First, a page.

Physical Inactivity and Health-Related Quality of Life among U.S. Adult Men and Women
Journal of Women's Health Care
Objectives: Physical inactivity (PIA) and health-related quality of life (HRQOL) are both major public health concepts of growing interest. This study had two purposes: (1) To evaluate the relationship between PIA and HRQOL among adult men and women, and (2) To examine the extent to which gender differences exist in the PIA and HRQOL relationship. Methods: Data from the 2007-2008 National Health and Nutrition Examination Survey (NHANES) were used for the study. Four self-reported items and one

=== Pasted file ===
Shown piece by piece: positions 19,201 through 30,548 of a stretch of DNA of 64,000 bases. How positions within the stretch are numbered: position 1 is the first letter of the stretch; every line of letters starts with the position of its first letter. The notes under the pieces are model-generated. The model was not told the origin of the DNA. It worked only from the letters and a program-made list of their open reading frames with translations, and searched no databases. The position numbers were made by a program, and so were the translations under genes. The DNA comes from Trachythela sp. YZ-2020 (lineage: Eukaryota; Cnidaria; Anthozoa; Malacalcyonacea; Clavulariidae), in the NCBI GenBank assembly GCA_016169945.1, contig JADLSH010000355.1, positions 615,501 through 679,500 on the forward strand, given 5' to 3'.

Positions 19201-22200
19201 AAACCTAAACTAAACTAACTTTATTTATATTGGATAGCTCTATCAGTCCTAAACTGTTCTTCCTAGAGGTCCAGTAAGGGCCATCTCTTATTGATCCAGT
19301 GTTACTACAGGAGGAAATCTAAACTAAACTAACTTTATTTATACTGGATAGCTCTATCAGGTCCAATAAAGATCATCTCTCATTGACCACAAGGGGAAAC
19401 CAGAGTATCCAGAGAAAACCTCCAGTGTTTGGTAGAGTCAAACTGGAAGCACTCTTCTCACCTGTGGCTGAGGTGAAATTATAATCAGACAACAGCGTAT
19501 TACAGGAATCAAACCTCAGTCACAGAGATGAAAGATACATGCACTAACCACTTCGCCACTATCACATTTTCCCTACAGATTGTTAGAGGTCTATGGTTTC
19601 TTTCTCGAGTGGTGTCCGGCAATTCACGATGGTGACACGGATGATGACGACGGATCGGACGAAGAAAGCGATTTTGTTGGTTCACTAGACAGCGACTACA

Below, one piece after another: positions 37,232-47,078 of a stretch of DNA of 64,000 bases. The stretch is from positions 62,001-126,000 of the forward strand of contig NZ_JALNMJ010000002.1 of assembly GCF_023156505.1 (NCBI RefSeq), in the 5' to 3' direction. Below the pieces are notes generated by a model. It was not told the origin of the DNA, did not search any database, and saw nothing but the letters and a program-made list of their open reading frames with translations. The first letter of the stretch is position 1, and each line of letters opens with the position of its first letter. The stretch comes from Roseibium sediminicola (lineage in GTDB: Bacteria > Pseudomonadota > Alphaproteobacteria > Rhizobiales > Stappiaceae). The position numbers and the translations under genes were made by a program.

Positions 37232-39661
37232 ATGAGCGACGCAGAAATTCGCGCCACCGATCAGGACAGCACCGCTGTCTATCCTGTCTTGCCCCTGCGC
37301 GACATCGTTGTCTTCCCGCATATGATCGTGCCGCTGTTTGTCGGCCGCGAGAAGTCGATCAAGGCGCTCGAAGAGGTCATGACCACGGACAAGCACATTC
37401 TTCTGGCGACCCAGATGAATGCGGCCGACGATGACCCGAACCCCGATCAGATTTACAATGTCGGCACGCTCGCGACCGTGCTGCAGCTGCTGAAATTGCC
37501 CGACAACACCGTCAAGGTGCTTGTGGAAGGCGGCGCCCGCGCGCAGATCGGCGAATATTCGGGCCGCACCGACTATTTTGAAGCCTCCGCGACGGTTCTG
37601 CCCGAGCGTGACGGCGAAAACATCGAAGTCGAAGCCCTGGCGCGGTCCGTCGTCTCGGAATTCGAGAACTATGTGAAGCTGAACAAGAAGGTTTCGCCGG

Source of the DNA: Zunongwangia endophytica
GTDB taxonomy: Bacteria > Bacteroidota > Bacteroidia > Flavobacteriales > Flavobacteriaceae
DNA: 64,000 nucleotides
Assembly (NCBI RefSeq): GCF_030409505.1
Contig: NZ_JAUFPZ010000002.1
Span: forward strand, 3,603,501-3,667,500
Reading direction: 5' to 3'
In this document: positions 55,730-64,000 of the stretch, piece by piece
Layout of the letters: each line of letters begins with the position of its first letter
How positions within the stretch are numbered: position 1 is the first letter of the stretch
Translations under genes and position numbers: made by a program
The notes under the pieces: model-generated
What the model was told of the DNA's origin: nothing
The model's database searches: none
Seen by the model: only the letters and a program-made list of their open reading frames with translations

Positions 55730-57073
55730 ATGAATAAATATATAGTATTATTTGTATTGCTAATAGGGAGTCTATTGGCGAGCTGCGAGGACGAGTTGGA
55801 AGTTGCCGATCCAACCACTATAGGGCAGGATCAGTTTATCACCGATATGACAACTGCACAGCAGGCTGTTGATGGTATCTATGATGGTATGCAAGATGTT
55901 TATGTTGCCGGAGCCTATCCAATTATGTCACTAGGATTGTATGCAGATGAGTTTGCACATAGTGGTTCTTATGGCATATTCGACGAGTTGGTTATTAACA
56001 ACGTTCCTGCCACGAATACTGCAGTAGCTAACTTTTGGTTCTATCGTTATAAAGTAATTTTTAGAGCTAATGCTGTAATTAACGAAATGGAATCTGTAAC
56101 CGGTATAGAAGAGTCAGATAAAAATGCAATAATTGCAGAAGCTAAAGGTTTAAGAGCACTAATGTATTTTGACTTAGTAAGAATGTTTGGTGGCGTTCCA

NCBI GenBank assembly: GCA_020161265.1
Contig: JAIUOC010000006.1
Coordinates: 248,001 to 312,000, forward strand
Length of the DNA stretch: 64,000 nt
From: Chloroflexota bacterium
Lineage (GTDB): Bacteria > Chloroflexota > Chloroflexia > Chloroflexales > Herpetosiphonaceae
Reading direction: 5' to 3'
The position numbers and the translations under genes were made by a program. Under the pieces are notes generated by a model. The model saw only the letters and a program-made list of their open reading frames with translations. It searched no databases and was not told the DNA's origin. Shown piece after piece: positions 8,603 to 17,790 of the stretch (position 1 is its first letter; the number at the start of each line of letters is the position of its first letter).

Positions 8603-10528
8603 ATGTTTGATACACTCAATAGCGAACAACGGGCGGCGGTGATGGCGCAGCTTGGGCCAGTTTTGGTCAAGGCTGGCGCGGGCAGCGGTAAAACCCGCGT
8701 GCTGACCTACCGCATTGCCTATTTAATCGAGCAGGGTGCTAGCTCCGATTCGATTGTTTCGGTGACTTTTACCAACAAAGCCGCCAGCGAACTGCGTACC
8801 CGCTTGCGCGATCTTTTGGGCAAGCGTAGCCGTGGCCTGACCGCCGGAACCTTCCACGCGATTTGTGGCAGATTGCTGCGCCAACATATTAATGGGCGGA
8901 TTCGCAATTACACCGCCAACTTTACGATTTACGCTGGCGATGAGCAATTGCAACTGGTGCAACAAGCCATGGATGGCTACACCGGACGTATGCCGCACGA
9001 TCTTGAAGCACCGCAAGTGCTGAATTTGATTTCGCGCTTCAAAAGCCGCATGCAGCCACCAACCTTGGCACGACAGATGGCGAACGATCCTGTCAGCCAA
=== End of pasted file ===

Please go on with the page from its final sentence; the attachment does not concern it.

... rted items and one constructed index for a total of five measures were used to assess HRQOL. PIA status was assessed by answers to two questions regarding recreational physical activity. Multiple logistic regression was used to obtain odds ratios and 95% confidence intervals adjusted for demographic and healthrelated variables. Results: There were significantly greater odds of poor HRQOL for those who were physically inactive, while controlling for age, race, gender, income, BMI, smoking status, and sedentary time. PIA was significantly related to all 5 measures of HRQOL with the greatest odds seen for poor general health (OR = 2.49, 95% CI: 2.11 -2.95). Gender differences were evident in most of the models, with odds of poor HRQOL ranging from 1.38 to 1.92 and 2.37 to 3.40 for women and men, respectively. Conclusions: Results from this study show that PIA is a strong predictor of poor HRQOL and remains so after controlling for potential confounding variables. Overall, more women report poor levels of HRQOL compared to men, however, men are more likely than women to report poor levels of HRQOL if they are physically inactive.